Data Preparation for Analytics
So, you have your data ingested into a data lake, and know how it’s structured. Nice work! However, this is probably not the end of the road for you since you would probably want to do something with your data, such as running analytics queries, run machine learning flows, or even just store a subset of the data in a database.
Here comes the transformation phase in the ETL process. Like with every ETL, moving your data into a queryable state is a concern for the real-time use-case as well.
As we’ve previously seen, streaming data comes in several forms (for example hierarchical JSON) and shapes (for example various file formats: CSV, TSC, Parquet, AVRO, etc), and a single stream of real-time data may change over time as well. Since we are dealing with real-time data such changes might be frequent and may easily break your ETL pipeline. So, for transforming your data you either need to use a data lake ETL tool such as Upsolver or code your own solution using Apache Spark, for example.
When you’re done moving your data into a queryable state, you need to distribute it to one or more targets, depending on your use-case. This can be done both using tools such as Apache Airflow, which requires some expertise and coding or you can develop your own orchestration tool by yourself using Spark.
Building Real-time ETL Pipelines in Upsolver
Let’s look at an example use case in which you want to send your real-time streaming data from Kinesis, turn it into queryable data, and send it to Athena. We will walk you through the process of how it can be done in Upsolver in just 3 steps.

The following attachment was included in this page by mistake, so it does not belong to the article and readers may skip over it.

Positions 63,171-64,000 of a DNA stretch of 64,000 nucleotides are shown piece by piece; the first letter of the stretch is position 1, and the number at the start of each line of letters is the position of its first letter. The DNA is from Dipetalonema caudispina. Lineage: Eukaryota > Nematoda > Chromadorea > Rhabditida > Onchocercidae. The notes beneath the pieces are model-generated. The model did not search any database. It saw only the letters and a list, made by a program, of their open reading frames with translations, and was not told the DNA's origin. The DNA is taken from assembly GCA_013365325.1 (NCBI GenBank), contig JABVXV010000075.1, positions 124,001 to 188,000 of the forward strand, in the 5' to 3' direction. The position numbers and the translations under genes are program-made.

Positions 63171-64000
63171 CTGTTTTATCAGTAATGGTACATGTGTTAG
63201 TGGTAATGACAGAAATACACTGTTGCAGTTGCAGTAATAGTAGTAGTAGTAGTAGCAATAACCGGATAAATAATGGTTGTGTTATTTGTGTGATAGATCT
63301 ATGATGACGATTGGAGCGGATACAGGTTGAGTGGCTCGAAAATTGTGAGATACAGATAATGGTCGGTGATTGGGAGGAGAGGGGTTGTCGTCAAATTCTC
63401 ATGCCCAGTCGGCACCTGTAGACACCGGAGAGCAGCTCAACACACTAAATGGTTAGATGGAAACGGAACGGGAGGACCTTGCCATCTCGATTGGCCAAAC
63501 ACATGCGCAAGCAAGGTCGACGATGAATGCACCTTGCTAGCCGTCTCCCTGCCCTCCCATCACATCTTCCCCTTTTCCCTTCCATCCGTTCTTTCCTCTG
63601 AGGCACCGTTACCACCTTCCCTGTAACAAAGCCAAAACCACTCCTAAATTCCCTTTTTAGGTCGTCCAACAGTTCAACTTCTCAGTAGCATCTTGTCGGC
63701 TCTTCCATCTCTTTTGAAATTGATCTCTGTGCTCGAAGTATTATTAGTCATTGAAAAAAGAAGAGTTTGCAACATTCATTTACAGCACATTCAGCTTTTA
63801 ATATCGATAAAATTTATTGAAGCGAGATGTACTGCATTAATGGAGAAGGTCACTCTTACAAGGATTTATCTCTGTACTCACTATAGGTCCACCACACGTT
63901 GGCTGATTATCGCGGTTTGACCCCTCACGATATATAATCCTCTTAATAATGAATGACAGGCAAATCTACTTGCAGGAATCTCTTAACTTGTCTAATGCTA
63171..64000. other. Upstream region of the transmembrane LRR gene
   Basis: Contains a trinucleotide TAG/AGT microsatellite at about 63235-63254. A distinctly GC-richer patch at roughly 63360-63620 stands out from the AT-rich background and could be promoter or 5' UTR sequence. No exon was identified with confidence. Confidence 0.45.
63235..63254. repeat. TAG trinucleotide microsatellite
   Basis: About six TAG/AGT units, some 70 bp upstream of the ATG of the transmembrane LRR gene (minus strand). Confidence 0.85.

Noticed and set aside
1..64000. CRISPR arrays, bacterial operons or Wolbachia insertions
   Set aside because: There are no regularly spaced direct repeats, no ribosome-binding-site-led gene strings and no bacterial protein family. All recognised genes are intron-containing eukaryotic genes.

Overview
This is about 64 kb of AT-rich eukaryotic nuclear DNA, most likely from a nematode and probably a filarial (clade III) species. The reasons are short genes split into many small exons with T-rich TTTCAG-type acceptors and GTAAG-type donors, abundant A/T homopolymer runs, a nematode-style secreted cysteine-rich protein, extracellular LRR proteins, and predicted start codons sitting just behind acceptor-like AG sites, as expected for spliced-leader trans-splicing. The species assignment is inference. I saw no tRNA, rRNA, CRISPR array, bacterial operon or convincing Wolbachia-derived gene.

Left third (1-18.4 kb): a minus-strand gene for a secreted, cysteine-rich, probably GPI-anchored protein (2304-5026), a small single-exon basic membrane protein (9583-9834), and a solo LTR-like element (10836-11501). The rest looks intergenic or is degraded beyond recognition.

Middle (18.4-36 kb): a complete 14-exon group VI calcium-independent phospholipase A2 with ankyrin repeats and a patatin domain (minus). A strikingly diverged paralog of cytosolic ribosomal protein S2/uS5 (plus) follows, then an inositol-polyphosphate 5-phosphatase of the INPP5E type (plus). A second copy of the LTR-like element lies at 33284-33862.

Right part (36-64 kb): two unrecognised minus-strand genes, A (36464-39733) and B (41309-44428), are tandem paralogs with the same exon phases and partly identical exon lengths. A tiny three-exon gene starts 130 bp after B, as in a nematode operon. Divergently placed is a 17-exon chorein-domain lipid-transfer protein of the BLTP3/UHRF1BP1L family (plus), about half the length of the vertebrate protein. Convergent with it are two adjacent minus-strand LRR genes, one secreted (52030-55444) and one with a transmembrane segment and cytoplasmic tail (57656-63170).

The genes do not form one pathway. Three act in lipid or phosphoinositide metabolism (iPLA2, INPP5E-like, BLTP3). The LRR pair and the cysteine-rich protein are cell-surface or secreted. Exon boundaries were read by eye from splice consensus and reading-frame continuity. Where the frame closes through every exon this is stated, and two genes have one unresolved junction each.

Step 1: Extract real-time streaming data from Kinesis
This step is also known as the ETL data ingestion process. We load the real-time streaming data from Kinesis to Upsolver’s data lake. The data is stored in Amazon S3.
Step 2: Transform the data into a queryable state (using UI or SQL)
This step is also known as the ETL transformation phase. During this stage, we transform the raw data into a queryable data which we can query in Athena. Upsolver offers a visual interface from which you can map the fields from your raw data to columns in your Athena table.
Upsolver also enables you to work with nested data in the same manner.
If you are used to working with SQL, Upsolver enables you to switch between SQL/UI modes and develop your transformations in SQL as well. Read more about that on our blog.
Step 3: Load the transformed data to Athena
Upsolver ETLs are automatically orchestrated whether you run them continuously or on specific time frames – this means there is no need to write orchestration code in Apache Spark or Airflow.
An Upsolver ETL to Athena creates Parquet files on S3 and a table in the Glue Data Catalog. During this process, Upsolver will convert the event files into optimized Apache Parquet and merge small files for optimal performance. When this process is complete, the table you’ve created will instantly be available to query in Athena.
With that – we’re done. We’ve built a continuous ETL pipeline that ingests, transforms and delivers structured data for analytics, and can easily be duplicated or modified to fit changing needs.